Home away from home
Joined:
2009/1/24 9:59
From Davis, CA
Posts: 580
Quote:

skateboardgumby wrote:
Thanks for setting the record straight that Packard bikes were NOT (a) manufactured and/or sold by the Packard Company, (b) a give-away with the purchase of a Packard, or (c) strategy to sell bikes to the children of buyers of Packards (aka) up-selling.

The guys on American Pickers have dispensed that erroneous info on more than one occasion.

as always
Garrett Meadows



You are most welcome! I've been collecting this stuff intensely since the 1950s, so I'm happy to share the knowledge with others. But there seems to be no end to the wild stories made up to go with these bicycles. And no silliness or conglomeration of parts that won't be put together and presented as if it is accurate and historical. As one museum said, "..we don't care if it's not accurate... .we never let the facts get in the way of a good story"... they actually said this.

Unlike with automobiles (which still suffer from skewed histories but have better documentation and known histories) the bicycles suffer wildly. Anybody can say anything–and they often do about vintage bicycles–even in so-called "books."

And anybody can assemble a bunch of parts from heaven knows where or why and call it a "Packard bicycle"... and then add the stories about how PMCC gave them away "to sweeten deals"... and voila! Sounds great to the uninformed and may even look great if you don't know what you're seeing. But otherwise this is a very tortured and twisted history.

Some day when I get the energy, perhaps I'll try to tackle the absurdities of the "history" of neon–such as it is... and how it relates to Packard. I did this for the Packard club in their magazine, but the internet and neon people didn't read it and apparently don't care. But for now, here's another Packard myth that people ought not believe. Nobody knows what Earle C. Anthony and Packard did with neon signs and lighting better than I do. But the internet and books and museums will take you on a merry ride to fantasy land where facts are challenged, but myths accepted without question! Another story for another day.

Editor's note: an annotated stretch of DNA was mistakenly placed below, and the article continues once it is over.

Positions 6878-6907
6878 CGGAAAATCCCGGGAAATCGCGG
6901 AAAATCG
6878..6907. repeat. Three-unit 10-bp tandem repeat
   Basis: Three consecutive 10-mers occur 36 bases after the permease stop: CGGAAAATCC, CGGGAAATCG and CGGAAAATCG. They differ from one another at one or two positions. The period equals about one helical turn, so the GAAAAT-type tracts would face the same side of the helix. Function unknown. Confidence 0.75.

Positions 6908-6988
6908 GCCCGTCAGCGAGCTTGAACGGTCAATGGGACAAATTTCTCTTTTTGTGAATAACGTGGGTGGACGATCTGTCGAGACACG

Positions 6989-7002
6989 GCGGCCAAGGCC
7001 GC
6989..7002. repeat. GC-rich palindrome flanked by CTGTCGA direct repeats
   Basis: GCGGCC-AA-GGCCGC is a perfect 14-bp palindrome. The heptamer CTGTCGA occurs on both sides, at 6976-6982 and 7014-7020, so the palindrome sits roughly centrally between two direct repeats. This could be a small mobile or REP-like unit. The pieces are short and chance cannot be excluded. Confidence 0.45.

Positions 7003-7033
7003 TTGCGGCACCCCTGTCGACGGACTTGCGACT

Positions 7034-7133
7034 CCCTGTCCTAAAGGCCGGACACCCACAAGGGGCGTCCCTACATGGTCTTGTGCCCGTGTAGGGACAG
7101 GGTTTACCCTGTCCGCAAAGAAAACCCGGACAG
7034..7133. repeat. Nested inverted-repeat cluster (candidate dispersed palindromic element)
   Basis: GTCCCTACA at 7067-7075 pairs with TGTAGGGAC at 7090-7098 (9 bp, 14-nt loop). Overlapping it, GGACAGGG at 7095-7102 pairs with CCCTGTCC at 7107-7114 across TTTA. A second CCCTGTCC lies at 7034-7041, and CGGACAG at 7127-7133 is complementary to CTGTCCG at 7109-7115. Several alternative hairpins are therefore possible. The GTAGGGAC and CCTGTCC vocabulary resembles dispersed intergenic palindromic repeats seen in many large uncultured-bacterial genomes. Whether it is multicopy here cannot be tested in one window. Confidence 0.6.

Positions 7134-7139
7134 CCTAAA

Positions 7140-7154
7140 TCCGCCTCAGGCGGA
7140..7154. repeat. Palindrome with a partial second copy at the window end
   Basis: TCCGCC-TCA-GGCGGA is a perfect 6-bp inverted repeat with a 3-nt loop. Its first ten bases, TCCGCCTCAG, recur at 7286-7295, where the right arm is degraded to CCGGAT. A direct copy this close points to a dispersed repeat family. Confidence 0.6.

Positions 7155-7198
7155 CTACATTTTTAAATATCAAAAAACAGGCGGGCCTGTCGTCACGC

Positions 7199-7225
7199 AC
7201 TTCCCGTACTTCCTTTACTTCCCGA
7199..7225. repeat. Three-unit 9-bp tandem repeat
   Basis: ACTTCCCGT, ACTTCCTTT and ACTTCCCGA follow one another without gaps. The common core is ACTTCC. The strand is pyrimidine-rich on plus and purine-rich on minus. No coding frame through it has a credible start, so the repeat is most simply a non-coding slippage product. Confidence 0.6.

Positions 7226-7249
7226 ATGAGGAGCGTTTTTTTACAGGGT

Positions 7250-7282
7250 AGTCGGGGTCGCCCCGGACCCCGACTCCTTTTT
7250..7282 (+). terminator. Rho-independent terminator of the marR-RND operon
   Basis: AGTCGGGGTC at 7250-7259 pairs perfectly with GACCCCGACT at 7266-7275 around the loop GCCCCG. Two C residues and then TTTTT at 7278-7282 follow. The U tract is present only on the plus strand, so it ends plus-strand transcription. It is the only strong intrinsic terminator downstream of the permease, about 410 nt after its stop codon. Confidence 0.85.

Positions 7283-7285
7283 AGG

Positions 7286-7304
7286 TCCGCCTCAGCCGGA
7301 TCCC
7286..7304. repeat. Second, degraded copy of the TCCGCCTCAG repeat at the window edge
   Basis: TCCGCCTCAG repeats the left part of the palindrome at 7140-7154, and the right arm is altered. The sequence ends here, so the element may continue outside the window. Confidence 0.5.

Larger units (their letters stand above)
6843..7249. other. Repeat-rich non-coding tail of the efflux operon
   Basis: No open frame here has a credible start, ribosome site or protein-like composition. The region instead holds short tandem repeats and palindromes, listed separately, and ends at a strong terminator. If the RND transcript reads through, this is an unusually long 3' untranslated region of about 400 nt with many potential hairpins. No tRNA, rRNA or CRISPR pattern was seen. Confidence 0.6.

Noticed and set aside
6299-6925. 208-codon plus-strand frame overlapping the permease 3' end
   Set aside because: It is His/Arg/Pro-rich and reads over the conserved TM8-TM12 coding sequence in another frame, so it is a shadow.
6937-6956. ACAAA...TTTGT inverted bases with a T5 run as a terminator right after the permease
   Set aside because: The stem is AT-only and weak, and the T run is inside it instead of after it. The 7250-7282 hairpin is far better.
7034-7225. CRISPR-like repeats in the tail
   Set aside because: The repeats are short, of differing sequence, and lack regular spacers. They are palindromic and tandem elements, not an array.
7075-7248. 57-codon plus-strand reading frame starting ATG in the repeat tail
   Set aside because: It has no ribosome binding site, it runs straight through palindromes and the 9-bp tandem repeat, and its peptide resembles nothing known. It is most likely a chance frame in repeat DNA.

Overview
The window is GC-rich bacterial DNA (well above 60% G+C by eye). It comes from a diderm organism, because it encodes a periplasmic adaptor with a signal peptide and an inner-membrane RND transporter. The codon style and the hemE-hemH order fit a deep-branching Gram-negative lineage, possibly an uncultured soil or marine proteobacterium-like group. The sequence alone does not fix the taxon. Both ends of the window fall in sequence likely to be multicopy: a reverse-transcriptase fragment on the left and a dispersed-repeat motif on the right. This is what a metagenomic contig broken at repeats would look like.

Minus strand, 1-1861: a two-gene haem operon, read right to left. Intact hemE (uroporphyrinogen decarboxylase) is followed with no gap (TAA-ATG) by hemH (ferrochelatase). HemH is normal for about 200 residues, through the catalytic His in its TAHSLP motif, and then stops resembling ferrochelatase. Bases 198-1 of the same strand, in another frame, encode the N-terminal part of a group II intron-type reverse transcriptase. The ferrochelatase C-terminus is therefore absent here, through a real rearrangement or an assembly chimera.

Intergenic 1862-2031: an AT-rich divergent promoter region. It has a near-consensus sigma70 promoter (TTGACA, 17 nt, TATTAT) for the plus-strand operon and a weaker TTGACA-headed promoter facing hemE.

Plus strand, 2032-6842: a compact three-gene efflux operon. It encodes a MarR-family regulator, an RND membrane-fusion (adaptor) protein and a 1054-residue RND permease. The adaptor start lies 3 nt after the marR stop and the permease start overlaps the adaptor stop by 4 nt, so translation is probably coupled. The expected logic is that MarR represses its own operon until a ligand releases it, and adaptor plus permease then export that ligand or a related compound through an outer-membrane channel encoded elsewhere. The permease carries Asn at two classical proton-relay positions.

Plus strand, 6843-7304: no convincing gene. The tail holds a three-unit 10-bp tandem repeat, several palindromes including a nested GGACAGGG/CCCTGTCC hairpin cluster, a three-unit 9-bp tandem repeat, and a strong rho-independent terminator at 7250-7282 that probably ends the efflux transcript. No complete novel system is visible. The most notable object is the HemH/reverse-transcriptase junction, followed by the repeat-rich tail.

As for the TV show... I don't watch television, but I occasionally will watch (especially when I'm traveling) the pickers show (as fake as it is) and others like it. Including some of the ones where they think "restoration" means a wild paint job, a modern crate engine and a set of big, shiny wheels. Always interesting to see some of the things they show but the factoids are usually pure internet stuff–some good, some awful. TV shows have converted the entire concept of collecting old things into a buy-low-sell-high phenomenon having nothing at all to do with passion, history or desire to preserve old things. Cha-ching!

Posted on: 8/16 13:51:35
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Re: Packard Bikes
Home away from home
Joined:
2014/6/21 15:28
From Baton Rouge, LA
Posts: 377
I admire a "voice in the wilderness" such as yourself. I'm a purist when it comes to history's facts.

I bristle and groan whenever I heard some goofball on TV repeating urban myths/legends as "facts" or overly simplify history in the interest of the low-brow viewer.

Sadly, the bulk of TV viewers don't have the wherewithal or concern to research whether or not the "facts" or "research" touted on The History Channel or reality TV show has an iota of credibility or is even tangential to the truth.

I was watching one show on the JFK assassination and the supposed "expert" identified JFK's limo as being black in color. OMG! Admittedly it looks "black" but it was not. The limo's color was a dark metallic blue specifically selected by JFK. The color was subsequently called "JFK blue."

When my wife died in 2004, I got rid of our TV. There were so few shows I was remotely interested in watching, I couldn't justify the inflated service fee. Besides, by 2004, I could watch much whatever was of particular interest to me on Youtube and/or Amazon.com.

Speaking of a totally disinterest in TV. When my late grandfather retired from a job he had been in for 40 years back in 1972, the office chipped in and bought him and my grandmother a console color TV. Up until then, they had an on old black and white TV just to placate us grandchildren. Well, you won't believe this, but my grandmother put a decorative cloth off over the color TV and used it as a table. They never watched it.

take care and keep up the good fight.
Garrett Meadows

Posted on: 8/17 6:13:53